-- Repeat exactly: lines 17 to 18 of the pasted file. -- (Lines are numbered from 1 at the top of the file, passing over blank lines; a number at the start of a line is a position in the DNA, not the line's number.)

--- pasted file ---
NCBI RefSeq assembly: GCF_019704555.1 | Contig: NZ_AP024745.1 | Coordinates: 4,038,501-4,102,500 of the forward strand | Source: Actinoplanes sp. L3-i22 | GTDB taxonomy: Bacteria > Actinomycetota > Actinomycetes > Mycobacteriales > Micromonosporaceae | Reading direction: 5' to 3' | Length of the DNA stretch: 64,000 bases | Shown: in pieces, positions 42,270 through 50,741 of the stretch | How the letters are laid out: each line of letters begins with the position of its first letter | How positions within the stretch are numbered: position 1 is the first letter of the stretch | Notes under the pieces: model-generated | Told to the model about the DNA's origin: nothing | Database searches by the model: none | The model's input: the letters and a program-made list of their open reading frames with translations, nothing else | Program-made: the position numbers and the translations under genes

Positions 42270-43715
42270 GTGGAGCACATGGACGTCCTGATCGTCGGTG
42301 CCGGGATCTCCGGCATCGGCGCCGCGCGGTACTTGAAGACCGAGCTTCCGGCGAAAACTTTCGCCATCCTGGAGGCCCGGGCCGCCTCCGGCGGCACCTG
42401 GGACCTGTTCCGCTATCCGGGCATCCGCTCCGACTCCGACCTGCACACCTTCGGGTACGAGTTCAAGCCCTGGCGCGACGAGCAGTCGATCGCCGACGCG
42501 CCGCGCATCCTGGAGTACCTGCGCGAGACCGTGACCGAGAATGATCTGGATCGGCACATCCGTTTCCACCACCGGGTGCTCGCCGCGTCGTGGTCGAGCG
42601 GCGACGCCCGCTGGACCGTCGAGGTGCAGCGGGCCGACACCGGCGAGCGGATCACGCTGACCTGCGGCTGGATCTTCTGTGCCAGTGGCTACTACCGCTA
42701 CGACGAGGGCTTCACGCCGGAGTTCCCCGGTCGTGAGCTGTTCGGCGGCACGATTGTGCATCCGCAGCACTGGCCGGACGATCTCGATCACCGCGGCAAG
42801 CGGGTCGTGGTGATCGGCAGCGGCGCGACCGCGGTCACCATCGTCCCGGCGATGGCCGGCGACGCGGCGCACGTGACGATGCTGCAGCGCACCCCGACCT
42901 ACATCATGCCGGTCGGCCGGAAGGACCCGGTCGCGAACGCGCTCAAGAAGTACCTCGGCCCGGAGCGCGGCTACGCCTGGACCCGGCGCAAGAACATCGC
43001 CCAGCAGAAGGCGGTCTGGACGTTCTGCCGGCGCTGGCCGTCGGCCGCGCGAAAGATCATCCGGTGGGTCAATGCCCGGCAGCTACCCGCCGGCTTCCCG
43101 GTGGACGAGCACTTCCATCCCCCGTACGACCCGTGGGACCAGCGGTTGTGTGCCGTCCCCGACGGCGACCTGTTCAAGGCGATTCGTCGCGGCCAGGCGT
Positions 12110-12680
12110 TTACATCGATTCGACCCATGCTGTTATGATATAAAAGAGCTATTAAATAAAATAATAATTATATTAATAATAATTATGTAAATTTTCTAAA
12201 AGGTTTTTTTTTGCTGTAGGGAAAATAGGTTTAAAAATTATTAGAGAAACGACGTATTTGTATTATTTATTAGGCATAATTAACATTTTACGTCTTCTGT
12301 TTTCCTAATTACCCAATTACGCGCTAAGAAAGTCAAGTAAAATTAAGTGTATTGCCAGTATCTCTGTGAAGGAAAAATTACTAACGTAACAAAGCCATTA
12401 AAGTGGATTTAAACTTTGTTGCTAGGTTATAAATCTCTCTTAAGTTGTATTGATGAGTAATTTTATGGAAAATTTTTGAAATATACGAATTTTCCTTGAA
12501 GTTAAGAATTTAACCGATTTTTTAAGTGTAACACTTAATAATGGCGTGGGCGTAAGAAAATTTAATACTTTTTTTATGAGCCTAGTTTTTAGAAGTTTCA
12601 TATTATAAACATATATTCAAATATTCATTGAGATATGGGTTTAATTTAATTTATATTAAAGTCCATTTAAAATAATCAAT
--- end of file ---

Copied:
12401 AAGTGGATTTAAACTTTGTTGCTAGGTTATAAATCTCTCTTAAGTTGTATTGATGAGTAATTTTATGGAAAATTTTTGAAATATACGAATTTTCCTTGAA
12501 GTTAAGAATTTAACCGATTTTTTAAGTGTAACACTTAATAATGGCGTGGGCGTAAGAAAATTTAATACTTTTTTTATGAGCCTAGTTTTTAGAAGTTTCA